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Statutory Audit for Companies | Audit under Companies Act

A statutory audit is a legally required check of the accuracy of the financial statements and records of a company or government. A statutory audit is intended to determine if an organisation delivers an honest and accurate representation of its financial position by evaluating information, such as bank balances, financial transactions, and accounting records.

The purpose of the statutory audit is to determine whether a company is providing an accurate representation of its financial situation by examining the information, such as books of account, bank balance, and financial statements. All public and private limited companies have to undergo a statutory audit. Irrespective of the nature of the business or turnover, these companies are mandated to get their annual accounts audited each financial year.

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About This Plan

Get the Statutory Audit done for your company with experts.

Created by potrace 1.15, written by Peter Selinger 2001-2017

Timeline

It usually takes 3 to 5 working days.

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Services Covered
Who Should Buy
How It's Done
Documents Required
Services Covered
Statutory Audit as per Companies Act
Who Should Buy
  • Any Companies that wants to comply to the Companies Act 2013 rules
How It's Done

    • Purchase of plan
    • Upload documents
    • Review Company's records
    • Preparation and Signing of Statutory Audit Report
Documents Required
  • KYC, Email, Phone No. of Assessee
  • Companies Statutory registers & Minute Books
  • Financial Statements & Audit Reports
  • Internal Policies

How does a Statutory Audit functions?

The term statutory signifies that statutory auditing is necessary. A statute is a regulation or law enacted by the associated government of the organization's legislative branch. Multilevel laws may be passed by the Centre or State. In a company, a regulation also applies to any law set by the management team or board of directors of the organisation.


An audit is an examination of records held by an agency, company, government department, or individual. This usually involves analysing different financial records or other areas. During a financial audit, reports of a company with respect to revenue or benefits, returns on investment, expenditures, and other things can be included in the audit process. Often, a variety of these elements are used when determining a cumulative ratio.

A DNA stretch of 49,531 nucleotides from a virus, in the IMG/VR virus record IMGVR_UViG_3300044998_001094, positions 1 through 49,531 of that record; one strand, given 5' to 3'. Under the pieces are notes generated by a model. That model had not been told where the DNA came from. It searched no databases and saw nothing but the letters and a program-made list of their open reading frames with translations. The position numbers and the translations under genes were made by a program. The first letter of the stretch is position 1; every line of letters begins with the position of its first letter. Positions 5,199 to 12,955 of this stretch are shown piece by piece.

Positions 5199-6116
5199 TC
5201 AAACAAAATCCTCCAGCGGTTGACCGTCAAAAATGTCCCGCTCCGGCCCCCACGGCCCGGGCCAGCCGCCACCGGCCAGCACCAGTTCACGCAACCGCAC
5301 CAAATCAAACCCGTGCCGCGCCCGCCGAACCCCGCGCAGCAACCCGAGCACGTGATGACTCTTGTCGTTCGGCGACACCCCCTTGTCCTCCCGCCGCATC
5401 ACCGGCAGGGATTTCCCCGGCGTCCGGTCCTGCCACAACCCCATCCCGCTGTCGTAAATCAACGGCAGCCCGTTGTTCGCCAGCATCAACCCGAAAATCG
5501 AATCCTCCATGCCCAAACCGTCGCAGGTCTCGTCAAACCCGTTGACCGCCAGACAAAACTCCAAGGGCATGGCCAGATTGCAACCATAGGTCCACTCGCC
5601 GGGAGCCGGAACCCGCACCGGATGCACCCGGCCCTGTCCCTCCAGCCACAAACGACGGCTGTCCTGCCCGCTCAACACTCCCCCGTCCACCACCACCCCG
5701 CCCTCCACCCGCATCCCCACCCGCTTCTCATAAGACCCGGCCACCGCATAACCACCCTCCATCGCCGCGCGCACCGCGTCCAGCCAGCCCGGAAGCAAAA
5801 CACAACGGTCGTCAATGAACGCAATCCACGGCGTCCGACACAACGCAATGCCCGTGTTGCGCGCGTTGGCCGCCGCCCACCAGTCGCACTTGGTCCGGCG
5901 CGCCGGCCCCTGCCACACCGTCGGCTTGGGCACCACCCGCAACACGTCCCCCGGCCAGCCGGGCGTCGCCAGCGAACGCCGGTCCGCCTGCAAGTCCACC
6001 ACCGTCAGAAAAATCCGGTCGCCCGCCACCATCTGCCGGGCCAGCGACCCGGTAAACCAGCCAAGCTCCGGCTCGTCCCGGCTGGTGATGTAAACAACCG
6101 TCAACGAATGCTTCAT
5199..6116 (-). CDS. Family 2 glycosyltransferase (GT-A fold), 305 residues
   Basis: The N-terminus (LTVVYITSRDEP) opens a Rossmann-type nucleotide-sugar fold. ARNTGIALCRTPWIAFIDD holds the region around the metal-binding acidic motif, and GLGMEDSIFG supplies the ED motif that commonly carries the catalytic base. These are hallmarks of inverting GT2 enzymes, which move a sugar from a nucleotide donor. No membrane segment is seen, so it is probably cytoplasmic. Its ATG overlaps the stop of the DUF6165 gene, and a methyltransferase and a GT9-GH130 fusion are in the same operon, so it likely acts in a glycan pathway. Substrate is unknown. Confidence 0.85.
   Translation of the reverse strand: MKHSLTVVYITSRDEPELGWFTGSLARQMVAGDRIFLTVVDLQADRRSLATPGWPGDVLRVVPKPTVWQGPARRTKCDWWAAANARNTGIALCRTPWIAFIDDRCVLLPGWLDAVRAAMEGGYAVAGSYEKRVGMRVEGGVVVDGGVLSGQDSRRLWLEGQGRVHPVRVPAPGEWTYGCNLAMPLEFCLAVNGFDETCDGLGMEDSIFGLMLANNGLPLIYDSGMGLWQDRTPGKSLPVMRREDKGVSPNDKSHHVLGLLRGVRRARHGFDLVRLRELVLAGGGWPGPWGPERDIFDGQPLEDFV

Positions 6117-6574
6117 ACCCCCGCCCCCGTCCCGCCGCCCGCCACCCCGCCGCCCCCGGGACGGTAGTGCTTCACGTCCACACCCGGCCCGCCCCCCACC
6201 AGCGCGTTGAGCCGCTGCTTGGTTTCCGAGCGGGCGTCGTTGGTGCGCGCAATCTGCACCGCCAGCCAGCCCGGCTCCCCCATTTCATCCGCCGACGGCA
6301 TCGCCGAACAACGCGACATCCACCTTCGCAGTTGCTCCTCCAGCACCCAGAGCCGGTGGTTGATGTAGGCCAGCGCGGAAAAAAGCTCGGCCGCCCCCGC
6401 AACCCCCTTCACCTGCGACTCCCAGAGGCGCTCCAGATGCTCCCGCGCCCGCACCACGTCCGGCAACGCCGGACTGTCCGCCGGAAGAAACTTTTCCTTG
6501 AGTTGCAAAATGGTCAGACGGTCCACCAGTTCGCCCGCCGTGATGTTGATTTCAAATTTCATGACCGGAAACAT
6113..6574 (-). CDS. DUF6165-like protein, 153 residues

The objective of a financial audit is often to assess whether funds have been properly handled and that all records and filings required are accurate. Undergoing a statutory audit is not an implicit indication of misconduct. Instead, it is also a formality intended to help discourage crimes, such as misappropriating funds by ensuring a professional third party routinely scrutinizes various documents. The same applies to other audit forms too.

How to conduct a Statutory Audit?

For this purpose, every company and its directors must first appoint an auditor within 30 days from the date of registration of the company.

At each Annual General Meeting (AGM), the shareholders of the company must appoint an auditor who holds the position from one AGM to the conclusion of the next AGM. The Companies (Amendment) Act, 2017 maintains that the auditors can only be appointed for a maximum term of five consecutive AGMs. However, in individual and partnership firms, auditors cannot be appointed for more than one or two terms, respectively.

Who can conduct a Statutory Audit?

As per the law, only an independent chartered accountant, or a chartered accountant firm, or limited liability partnership firm (LLP) with majority of partners practicing in India are qualified for appointment as an auditor of a company.


The Companies Act, 2013 specifically disqualifies the following individuals or firms from becoming an auditor:

  • A corporate body other than the LLP registered under the Limited Liability Partnership Act, 2008;
  • An officer or employee of the company;
  • A person who is a partner with an employee of the company or employee of a company employee;
  • Any person who is indebted to a company for a sum exceeding INR 1,000 (US$14) or who have guaranteed to the company on behalf of another person a sum exceeding INR 1,000 (US$14);
  • Any person who has held any securities in the company after one year from the date of commencement of the Companies (Amendment) Act, 2000; or
  • Any person who has been convicted by a court of an offence involving fraud and a period of 10 years has not elapsed from the date of such conviction.

What does the Audit Report include?

The Company Auditor's Report Order (CARO), 2016 requires an auditor to report on various aspects of the company, such as fixed assets, inventories, internal audit standards, internal controls, statutory dues, among others. The auditor must follow the auditing standards as recommended by the Institute of Chartered Accountants of India (ICAI). In case the auditor uncovers any fraud during the audit must report it to the government immediately. After the audit is completed, the auditor should submit the audit report to the members and shareholders of the company.